FIG. 16 depicts an example method 700 of generating a consultation entry corresponding to a pharmaceutical consultation. The method 700 may operate in conjunction with embodiments of the system 100 of FIG. 1, the workflow 200 of FIG. 2, and/or the consultation blocks 300 of FIG. 3, or the method 700 may operate in conjunction with other suitable systems, workflows and/or consultation blocks. The method 700 may operate with any or all of embodiments of the user interface screens depicted in FIGS. 4-15C.

At a block 702 a of the method 700, a consultation request button or user-activated control may be displayed on a screen of a display device. In some embodiments, the control may be displayed on a screen that corresponds to a particular stage of a work flow for filling a prescription order at a pharmaceutical enterprise (e.g., as shown in FIG. 4, 5, 11, or 12). The particular stage of the work flow may be any stage of the work flow 200 illustrated in FIG. 2 or another stage. In fact, the control may be displayed on any or all screens corresponding to at least one particular work flow stage. In other embodiments, the control may be displayed on a screen that does not correspond to any work flow stage (e.g., as shown in FIG. 6 or FIG. 13). At a block 702 b, an indication of an activation of the button or control displayed at the block 702 a may be received, and at a block 705, a consultation block may be generated based on the user activation of the control, if one does not already exist for the patient.

In some embodiments, an automatic trigger to generate a consultation request may be received (block 702 c). The trigger may be automatically generated based on any number of factors, such as when a particular stage of a work flow is entered into or exited from, or when a particular type of consultation is required per legal, industry, enterprise or local requirement. At the block 705, a consultation block may be generated based on the automatic trigger, if one does not already exist for the patient.

At the block 705, in situations where a consultation block has already been generated some time prior to the blocks 702 a or 702 c (for instance, if a prior consultation for the patient and the product previously occurred, if consultation comments were previously entered, etc.), the block 705 may merely verify the existence of the consultation block.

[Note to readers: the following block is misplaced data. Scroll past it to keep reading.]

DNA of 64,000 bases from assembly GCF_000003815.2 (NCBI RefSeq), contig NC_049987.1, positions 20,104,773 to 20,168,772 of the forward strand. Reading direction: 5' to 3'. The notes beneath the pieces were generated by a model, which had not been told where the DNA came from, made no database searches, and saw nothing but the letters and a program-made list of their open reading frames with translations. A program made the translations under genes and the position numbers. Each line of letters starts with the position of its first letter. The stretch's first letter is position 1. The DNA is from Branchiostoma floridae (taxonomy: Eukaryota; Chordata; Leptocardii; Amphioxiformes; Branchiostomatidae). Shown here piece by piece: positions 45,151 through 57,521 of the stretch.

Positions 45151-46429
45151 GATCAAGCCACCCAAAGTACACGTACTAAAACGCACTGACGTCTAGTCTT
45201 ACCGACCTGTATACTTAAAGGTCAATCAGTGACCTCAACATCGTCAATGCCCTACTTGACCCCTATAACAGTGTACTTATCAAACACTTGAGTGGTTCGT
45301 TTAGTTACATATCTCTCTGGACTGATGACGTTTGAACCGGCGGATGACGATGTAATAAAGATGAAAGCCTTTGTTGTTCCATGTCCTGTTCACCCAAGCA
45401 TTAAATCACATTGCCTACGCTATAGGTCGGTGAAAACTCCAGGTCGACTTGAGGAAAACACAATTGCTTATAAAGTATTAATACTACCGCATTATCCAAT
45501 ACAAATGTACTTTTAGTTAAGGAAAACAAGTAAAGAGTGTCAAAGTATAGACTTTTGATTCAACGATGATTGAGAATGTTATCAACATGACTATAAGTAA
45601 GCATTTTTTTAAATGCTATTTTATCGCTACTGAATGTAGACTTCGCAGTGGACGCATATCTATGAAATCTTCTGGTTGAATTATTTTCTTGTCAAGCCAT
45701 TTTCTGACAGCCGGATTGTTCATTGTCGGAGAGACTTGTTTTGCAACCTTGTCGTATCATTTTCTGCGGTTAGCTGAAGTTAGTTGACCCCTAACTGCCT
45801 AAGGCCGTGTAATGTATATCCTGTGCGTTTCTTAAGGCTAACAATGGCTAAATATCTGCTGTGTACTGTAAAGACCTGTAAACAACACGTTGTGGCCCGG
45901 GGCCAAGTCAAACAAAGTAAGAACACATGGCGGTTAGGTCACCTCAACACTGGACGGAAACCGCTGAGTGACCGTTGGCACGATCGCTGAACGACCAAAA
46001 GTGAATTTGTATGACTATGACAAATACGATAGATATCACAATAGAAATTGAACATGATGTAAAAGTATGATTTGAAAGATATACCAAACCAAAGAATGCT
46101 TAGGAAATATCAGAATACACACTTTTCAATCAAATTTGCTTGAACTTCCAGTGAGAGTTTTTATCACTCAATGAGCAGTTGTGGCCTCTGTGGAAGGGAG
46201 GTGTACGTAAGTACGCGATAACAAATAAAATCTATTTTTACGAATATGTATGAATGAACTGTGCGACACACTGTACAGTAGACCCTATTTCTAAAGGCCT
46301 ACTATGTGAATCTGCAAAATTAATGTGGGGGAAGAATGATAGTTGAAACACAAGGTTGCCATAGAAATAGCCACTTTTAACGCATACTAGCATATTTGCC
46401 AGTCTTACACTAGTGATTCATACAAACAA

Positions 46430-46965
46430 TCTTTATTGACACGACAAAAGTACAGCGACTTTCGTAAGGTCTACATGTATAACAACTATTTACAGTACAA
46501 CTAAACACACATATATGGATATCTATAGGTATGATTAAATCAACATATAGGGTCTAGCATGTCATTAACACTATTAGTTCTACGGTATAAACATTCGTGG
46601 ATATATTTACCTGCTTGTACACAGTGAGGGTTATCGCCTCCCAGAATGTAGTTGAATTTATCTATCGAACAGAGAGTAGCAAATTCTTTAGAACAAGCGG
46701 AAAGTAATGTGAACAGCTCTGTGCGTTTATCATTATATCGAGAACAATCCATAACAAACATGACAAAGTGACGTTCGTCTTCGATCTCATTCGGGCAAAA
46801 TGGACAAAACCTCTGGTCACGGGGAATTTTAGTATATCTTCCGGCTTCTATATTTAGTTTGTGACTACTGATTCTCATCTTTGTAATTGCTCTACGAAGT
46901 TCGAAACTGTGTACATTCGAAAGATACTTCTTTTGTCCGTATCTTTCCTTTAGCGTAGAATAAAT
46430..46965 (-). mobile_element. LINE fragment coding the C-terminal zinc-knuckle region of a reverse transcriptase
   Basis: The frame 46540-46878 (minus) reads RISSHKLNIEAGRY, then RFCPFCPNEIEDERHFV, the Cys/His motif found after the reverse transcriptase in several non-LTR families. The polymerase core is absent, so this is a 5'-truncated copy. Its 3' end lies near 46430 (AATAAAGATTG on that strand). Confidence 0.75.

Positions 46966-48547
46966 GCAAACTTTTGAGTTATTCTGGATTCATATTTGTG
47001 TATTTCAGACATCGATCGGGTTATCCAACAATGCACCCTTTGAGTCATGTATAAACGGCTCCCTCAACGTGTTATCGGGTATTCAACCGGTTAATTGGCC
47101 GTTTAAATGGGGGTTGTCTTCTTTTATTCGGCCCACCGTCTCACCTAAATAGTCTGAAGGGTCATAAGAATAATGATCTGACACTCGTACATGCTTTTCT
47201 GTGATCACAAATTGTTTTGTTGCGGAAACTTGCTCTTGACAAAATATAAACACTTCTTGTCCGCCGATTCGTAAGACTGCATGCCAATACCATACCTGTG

At a block 708, a consultation entry in the consultation block may be generated in response to the request received at the block 702 b or the trigger received at the block 702 c, as the case may be. The consultation entry may include one or more fields to receive information corresponding to a particular consultation, such as one or more of the fields 312 a-312 h of FIG. 3. One or more of the fields 312 a-312 h may be automatically generated for inclusion in the consultation entry upon the generation of the consultation entry. Alternatively or additionally, one or more of the fields 312 a-312 h may be added to the generated consultation entry per a user request. In some embodiments, some or all of the contents of one or more of the fields 312 a-312 h may be auto-filled or populated. Typically, but not necessarily, some or all of the fields of the consultation entry may be displayed or otherwise presented on a display device.

At a block 710, user input corresponding to the consultation entry may be received. The user input may be received by any known user input interface, such as a user activation or selection of a control, keyboard strokes or mouse movement, touch screen, voice activation, etc., and the received user input may populate one or more of the fields 312 a-312 h. At a block 712, the received user input may be stored in conjunction with the consultation entry. In some embodiments, an optional block 715 may include displaying the consultation entry including displaying any populated fields 312 a-312 h.